If you’ve ever had a well made brisket it is an experience that will stand out in your memory for years. Unfortunately we’ve all had a brisket that wasn’t so well made. This recipe will give you great results, with the most important ingredient, besides the brisket, being time. Without sufficient cooking time your brisket will come out tough and no fun to eat, no matter how you season it.
The brisket comes from the chest of the cow and is a muscle that gets used every time the cow takes a step. It even is in a state of tension just from the cow standing still. All that flexing results in a cut of meat that is very tough. That also means that there is a lot of flavor that can be unlocked. The way to soften it up and bring out the flavor is a low temperature cooking marathon. Of course there are some tricks you can do to make this all go better or a little bit faster.
The first tip is to brush some vinegar on the surface and let it sit for little bit. I prefer apple vinegar for it’s flavor but any vinegar will do the job. The reason you brush the brisket with vinegar is because vinegar helps break down the proteins that make the meat stiff or hard. The vinegar isn’t going to be able to soak all the way through and make it all soft and mushy to the core. This step will only effect, at most, the outside 1/4″ and that’s ok because the only reason we’re doing this step is because it gives the seasoning a place to work their way in. If you look carefully at the picture above you’ll notice a ring of extra red right around the outside of each slice. That ring is called the bark and that shows you where the seasonings have penetrated and added flavor. Brushing vinegar over the surface before seasoning helps lay the groundwork for the bark.
The next thing we do to help make the meat more tender is we add salt to the seasoning. Salt also helps tenderize in much the same way as vinegar. Salt will react with the proteins to loosen the connective tissue that makes the brisket tough. Salt can do great things on it’s own but without the slow heat to aid it, the meat just won’t get soft. Cooking it at around 225º will finish breaking down all that tough connective tissue in the brisket. Smoking helps add even more flavor and helps build the bark which traps the juices inside and makes all the magic happen.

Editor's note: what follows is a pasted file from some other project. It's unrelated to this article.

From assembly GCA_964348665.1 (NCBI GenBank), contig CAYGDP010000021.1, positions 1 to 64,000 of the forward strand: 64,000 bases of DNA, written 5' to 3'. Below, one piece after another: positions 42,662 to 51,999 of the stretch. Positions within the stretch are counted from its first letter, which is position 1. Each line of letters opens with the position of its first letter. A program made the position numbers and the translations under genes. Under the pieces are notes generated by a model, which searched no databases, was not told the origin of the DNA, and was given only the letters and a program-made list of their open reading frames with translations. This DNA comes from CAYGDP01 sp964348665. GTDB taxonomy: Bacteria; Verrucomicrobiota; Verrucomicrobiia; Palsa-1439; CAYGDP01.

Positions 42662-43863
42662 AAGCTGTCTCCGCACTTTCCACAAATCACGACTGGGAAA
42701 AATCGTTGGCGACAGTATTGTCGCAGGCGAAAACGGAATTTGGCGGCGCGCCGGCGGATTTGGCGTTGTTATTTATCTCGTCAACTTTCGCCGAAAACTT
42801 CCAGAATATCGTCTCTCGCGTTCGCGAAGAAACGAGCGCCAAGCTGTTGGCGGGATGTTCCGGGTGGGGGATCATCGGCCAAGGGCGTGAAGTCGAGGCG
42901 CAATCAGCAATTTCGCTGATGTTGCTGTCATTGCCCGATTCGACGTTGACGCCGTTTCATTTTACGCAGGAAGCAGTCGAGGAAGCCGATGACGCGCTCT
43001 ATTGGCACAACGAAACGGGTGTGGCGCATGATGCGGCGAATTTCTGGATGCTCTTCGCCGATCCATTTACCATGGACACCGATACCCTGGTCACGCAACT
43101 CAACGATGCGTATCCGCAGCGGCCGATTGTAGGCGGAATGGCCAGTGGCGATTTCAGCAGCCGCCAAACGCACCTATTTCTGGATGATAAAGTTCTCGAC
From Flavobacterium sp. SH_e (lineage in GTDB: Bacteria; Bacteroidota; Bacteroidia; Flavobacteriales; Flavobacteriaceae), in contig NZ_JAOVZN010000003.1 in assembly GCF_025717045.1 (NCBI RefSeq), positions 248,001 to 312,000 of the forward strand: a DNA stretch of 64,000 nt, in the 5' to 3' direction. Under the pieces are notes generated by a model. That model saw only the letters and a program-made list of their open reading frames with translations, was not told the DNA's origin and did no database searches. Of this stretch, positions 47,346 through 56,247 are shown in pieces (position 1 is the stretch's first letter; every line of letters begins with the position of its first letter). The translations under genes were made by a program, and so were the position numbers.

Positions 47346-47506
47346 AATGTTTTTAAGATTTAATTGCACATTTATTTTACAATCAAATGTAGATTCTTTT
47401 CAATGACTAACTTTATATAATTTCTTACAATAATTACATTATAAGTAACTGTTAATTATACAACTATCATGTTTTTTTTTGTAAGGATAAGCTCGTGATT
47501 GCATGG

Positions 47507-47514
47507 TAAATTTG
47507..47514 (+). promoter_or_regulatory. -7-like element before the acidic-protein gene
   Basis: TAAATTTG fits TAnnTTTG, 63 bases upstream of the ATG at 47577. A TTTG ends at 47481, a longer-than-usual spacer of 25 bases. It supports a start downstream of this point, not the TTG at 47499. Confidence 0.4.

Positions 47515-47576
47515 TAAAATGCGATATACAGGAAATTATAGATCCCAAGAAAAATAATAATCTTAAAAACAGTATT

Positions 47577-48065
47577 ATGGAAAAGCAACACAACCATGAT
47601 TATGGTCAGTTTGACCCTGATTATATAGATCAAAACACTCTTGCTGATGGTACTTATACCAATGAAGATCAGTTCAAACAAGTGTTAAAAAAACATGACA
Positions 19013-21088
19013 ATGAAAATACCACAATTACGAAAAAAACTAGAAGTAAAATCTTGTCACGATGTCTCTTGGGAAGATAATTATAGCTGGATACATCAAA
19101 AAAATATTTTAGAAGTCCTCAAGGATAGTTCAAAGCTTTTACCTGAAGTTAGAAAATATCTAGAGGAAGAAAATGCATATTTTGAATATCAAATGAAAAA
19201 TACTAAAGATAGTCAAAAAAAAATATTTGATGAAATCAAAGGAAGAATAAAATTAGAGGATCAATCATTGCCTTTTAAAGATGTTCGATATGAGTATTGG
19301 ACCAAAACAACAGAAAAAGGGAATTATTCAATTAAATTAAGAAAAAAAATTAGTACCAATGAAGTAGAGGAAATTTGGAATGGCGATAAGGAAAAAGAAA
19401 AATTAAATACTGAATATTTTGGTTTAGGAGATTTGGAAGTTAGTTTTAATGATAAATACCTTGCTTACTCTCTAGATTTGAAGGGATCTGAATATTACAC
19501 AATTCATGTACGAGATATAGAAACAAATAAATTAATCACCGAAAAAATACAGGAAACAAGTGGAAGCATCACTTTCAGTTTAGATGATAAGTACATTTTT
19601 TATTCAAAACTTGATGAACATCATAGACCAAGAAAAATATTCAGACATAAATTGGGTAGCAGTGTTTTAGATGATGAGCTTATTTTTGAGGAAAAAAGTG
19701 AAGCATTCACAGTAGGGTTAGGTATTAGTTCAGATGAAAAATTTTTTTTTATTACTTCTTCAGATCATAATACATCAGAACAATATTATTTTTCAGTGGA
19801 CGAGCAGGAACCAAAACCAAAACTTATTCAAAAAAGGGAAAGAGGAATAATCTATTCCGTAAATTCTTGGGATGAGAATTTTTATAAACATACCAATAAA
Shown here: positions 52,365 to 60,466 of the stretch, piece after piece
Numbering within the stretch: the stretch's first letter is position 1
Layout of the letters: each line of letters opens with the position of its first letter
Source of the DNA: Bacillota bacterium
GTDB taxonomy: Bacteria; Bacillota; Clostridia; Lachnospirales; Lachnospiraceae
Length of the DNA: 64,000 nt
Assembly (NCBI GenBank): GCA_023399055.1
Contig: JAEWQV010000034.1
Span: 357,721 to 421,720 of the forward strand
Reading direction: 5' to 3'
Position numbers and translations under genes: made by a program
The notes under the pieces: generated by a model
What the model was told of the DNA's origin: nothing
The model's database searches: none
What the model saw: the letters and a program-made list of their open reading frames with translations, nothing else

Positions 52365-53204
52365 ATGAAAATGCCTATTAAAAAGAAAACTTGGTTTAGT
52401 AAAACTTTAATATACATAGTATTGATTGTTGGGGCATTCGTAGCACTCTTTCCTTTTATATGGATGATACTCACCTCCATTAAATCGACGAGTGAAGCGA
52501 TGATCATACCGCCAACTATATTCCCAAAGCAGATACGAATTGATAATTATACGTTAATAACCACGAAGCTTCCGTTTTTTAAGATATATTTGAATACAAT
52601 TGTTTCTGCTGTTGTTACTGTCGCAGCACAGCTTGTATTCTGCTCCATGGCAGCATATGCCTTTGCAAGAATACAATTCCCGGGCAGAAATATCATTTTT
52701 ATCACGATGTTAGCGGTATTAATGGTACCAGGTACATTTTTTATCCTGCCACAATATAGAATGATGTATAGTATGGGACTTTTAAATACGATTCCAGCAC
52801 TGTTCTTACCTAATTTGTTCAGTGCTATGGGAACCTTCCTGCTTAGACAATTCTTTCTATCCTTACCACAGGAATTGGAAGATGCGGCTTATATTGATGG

You can cook a brisket in the oven for the whole time, it just won’t have that great smoked flavor. Frankly, if you’re going to go through the trouble of making a brisket and invest all the time, you really should be doing it right though. But if you don’t have a smoker and really want to try this, you’re oven will do a passable job.
Right around the 6 hour mark you’re brisket will seem to stop cooking. When you check the temperature inside the brisket you won’t see it rising anymore. The alarming thing about this is that it won’t be at a high enough temperature to make it safe to eat much less to cause the meat to get tender. This is called “the stall” and this is what separates the boys from the men. The boys panic and crank up the heat and end up burning the outside of their brisket.
The stall happens because the cooling effect of evaporation counteracts the heat coming from your fire. At the temperatures you’re using it will take some time to let the moisture work it’s way out enough so that eventually there isn’t as much evaporation and the heat can start penetrating further. The best course of action is to keep it in the smoker but if that isn’t a viable option for you, then you can “cheat”. Wrap the brisket tightly in multiple layers of aluminum foil and put it in a conventional oven for the remainder of the time. If it’s been on the smoker for 5-6 hours, you can transfer it to the oven in this manner and cook it for only another 2-3 hours to get a tender brisket, but I would suggest doing this only if you’re in a time crunch for serving it.
Once it’s done it will be almost buttery in it’s texture and loaded with flavor.